Two Decades of Life Untold

So apparently these days, our little planet celebrates 20 years of blogging. If blogging were a person, and not just this concept my parents still can’t grasp, well, they’d be out of high school and on their way to a life of their own. They’d probably own a car. They’d most likely have had their heart broken at least once. They’d think they know everything. Or at least that’s what I was like, when I was 20.

But when blogging was born, 20 years ago, I had no idea it was even happening. I was 9. I was living with my parents and sister in a two bedroom flat in a small Transylvanian town. We had a phone, a radio and a color TV, and knew nothing of computers or the interwebs. Communism had only just fallen, four years previously, opening our country to cable television, whitewashed jeans and Barbie dolls. It was a brilliant, overwhelming time, but no one was blogging about it yet.

When blogging turned six, I got my first PC. I was 15, had just passed my high school entry exam, and would go on to study High School Computer Science for the following 4 years. What I remember most about that computer was that once we set it up, my bedroom kept that new, plasticky smell for weeks, and I felt both special and a little terrified. Like I was an expensive action figure living my tiny life inside my perfectly sealed box.

We had no internet for a while, so the computer was just sitting there, its brand new smell slowly fading, its bulky monitor gathering dust. Then school started and we set up our dial up connection. I’d have to ask my parents for permission to go online, because it was expensive and they didn’t really see the point of it. Sometimes my mom would come and sit by my side, as I was jumping on IRC to chat with my friends, which was all I knew the internet was good for at the time. She wasn’t impressed, my mom.

In high school I set up my first email address and wrote my first line of code ( Pascal ftw! ). My window to the internet was Internet Explorer, and I wouldn’t have guessed there was anything wrong with that. No one I knew had a blog yet.

Blogging had turned 11 when I took my Uni entry exam. Computer Science again, in a bigger city away from home, where my life would finally begin. I was 19 and thought I had all the answers.

It was in a Uni lab that I set up my first Yahoo!Messenger account. The days of IRC were long gone, and I never looked back. My dorm had no internet connection, so I almost failed my first year. After that, I moved into a wonderful, online friendly flat. That’s when I discovered blogging. By then it was already 12 years old, almost a teenager. I thought it was something I could and should have invented myself, and was heartbroken. I’d been born a couple of years too late, in a country stuck decades behind everybody else, where even blogging was bound to come later than everywhere else, I thought. Those were sad, bloggable times for me. But I didn’t blog a word about them. In fact, I watched blogging from a distance for years, trying to figure out its darkest, most embarrassing secrets, so when our confrontation finally came, I’d be prepared.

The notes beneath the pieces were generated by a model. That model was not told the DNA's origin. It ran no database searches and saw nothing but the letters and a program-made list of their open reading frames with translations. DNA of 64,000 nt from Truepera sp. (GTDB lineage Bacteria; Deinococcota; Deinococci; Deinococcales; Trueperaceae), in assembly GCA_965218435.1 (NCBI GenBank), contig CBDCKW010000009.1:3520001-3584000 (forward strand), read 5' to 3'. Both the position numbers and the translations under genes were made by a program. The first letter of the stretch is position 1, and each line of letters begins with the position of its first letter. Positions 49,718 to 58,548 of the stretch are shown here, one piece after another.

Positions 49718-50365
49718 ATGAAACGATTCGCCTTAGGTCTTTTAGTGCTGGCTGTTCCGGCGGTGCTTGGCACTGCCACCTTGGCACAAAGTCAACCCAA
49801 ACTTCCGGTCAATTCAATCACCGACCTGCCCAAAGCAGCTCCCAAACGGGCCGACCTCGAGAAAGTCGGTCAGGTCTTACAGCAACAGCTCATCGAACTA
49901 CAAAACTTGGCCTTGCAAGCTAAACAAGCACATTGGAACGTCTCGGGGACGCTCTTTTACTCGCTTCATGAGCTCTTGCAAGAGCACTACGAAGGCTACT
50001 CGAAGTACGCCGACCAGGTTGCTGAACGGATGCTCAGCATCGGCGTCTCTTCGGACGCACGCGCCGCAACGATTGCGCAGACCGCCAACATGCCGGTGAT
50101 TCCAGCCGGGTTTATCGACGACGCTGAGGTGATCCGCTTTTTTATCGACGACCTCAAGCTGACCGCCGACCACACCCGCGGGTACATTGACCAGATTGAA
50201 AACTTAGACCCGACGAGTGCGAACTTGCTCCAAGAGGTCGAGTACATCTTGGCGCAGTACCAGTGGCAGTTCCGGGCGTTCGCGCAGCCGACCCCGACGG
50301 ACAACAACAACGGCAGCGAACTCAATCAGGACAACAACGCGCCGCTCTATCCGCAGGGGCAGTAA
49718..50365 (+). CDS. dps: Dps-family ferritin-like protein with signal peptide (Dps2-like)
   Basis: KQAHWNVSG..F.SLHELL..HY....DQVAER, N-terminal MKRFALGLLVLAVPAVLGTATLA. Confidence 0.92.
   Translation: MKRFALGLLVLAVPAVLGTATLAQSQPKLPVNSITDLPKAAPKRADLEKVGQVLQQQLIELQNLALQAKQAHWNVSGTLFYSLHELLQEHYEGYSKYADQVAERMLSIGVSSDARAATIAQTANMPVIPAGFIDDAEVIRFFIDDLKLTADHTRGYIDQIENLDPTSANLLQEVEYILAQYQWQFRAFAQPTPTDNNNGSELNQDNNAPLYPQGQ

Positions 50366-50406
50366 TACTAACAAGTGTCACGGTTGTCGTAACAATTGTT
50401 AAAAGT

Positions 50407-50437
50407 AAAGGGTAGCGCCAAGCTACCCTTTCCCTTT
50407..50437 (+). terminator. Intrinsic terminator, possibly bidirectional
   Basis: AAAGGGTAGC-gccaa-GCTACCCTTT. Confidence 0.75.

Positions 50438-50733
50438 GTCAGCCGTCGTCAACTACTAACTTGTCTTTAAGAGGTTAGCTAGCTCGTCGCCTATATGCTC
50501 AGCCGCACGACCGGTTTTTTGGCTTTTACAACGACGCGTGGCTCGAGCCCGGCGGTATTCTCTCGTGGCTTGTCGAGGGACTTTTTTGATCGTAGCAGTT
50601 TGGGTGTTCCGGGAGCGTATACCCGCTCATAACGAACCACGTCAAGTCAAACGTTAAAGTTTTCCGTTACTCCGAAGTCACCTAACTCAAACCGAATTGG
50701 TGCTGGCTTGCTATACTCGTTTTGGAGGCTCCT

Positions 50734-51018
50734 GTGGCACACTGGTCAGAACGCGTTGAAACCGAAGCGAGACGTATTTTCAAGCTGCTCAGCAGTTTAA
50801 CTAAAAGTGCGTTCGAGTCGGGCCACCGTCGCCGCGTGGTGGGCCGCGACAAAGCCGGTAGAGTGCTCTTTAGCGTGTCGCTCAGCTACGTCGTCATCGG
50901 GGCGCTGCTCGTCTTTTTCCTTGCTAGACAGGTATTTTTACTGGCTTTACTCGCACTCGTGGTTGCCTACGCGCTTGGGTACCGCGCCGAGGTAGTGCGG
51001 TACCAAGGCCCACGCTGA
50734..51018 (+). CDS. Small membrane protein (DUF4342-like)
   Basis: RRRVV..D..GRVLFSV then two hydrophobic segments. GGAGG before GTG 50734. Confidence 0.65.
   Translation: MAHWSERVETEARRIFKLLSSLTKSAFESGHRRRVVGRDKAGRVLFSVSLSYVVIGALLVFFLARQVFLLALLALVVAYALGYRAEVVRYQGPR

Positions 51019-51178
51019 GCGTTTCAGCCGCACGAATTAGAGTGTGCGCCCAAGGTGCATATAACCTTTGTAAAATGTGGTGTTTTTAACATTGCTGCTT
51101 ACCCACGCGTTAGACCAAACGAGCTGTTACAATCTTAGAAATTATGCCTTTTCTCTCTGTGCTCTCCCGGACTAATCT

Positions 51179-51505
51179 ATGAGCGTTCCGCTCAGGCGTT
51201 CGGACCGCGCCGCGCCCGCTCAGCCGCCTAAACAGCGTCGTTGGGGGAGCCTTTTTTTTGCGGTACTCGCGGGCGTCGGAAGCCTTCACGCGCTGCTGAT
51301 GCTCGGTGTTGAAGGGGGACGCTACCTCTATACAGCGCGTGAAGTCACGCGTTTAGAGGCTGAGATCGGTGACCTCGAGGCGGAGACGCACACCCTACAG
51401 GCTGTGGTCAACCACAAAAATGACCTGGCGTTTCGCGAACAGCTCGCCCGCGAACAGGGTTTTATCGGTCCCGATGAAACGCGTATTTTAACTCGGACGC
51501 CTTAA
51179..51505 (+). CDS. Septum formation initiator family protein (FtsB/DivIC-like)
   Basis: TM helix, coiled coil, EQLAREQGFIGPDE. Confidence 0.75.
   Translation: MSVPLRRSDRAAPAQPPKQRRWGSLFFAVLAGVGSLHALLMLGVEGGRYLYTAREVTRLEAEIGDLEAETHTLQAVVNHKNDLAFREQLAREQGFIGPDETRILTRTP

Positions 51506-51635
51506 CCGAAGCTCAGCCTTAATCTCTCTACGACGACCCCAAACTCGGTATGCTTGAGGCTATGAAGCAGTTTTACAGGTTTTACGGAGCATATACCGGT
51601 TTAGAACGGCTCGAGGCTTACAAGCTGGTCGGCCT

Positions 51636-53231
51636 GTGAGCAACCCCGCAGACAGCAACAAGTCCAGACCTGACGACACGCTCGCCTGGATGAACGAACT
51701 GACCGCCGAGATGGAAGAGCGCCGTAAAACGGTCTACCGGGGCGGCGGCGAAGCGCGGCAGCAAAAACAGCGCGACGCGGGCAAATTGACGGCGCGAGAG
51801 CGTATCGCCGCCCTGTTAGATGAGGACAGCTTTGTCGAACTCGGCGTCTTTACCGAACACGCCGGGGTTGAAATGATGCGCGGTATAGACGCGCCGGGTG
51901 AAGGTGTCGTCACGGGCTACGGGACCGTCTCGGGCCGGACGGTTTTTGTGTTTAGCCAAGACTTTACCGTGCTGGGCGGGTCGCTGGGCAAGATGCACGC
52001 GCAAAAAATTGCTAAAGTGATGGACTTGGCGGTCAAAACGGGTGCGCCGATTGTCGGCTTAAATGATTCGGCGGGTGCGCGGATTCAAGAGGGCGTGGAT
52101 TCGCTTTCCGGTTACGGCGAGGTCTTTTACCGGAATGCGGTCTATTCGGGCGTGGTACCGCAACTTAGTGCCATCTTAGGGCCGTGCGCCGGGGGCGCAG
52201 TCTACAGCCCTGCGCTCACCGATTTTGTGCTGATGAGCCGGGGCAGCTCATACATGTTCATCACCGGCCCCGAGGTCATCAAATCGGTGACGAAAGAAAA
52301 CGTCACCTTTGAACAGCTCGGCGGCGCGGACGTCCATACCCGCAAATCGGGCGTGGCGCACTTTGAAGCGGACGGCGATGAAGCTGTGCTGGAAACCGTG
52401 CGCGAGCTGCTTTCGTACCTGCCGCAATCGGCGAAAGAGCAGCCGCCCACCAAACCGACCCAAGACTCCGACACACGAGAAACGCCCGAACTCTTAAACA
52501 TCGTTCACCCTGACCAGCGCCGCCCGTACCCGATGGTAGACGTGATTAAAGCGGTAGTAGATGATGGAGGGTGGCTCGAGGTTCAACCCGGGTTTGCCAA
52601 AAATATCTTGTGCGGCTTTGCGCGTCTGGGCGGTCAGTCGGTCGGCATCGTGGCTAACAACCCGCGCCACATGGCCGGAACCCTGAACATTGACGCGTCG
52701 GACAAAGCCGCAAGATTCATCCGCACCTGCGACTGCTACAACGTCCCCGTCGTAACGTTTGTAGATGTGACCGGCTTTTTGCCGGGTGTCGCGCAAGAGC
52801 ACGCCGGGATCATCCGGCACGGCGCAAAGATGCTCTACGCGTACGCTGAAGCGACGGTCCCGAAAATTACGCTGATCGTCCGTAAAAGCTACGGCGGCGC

In the meantime, I was growing up. I tried smoking, I gave up smoking. I had my heart broken, I had my heart mended. I graduated, and landed my first Web Development job in a small Romanian company. I started making money, real money, my money, so I went places and saw things I’d originally only read about on the internet. I didn’t blog about any of it. But people were. Every other person, it seemed, was writing about anything and everything. Current affairs, movies, books, the intricacies of dating in the 21st century, fashion, cats, seeing the world, fighting the world, sharing with the world. I was addicted, but still kept myself at a safe distance.

Years went by and I moved to London. It was a difficult move, followed by a difficult accommodation process. I stopped reading blogs for a while, and focused on turning my life into a less terrifying, more liveable experience. I felt a lot of things. Alone, out of place, proud, adventurous, misunderstood. I didn’t blog about it once.

Fast forward a couple of years to present time, things are somewhat beginning to settle. I set up this blog exactly five months and one day ago. I couldn’t tell you why, or actually, I guess I could come up with a couple of reasons why, but they won’t be anything special. Let’s say it was just about time I gave it a go. Twenty years too late, it’s true, but I guess I’ve always been a bit of a late bloomer. I’m OK with that. As I’m OK with this, my very own little cell in this 20 years old blogging organism, and what it’s become so far. It’s not going to turn into some vital, blood pumping organ, but that’s fine.

I try to keep it clean and healthy, though it’s not always easy. This language I write in is not my own. These people I write for are strangers to me. These feelings and stories I am indeed feeling and they are indeed happening to me, but I sometimes fail to understand them. That scares me. In fact, a lot of this blogging business scares me. It could be why I’ve stayed away for so long. But if I’ve learned one thing from this walking-talking-blinking experience my life has been so far, it’s that most things I’ve been frightened of have changed me for the better. So here you go, blogging, do your thing. I am but a piece of clay in your hands.

Oh, and Happy Birthday! 20 is an age of wonders.

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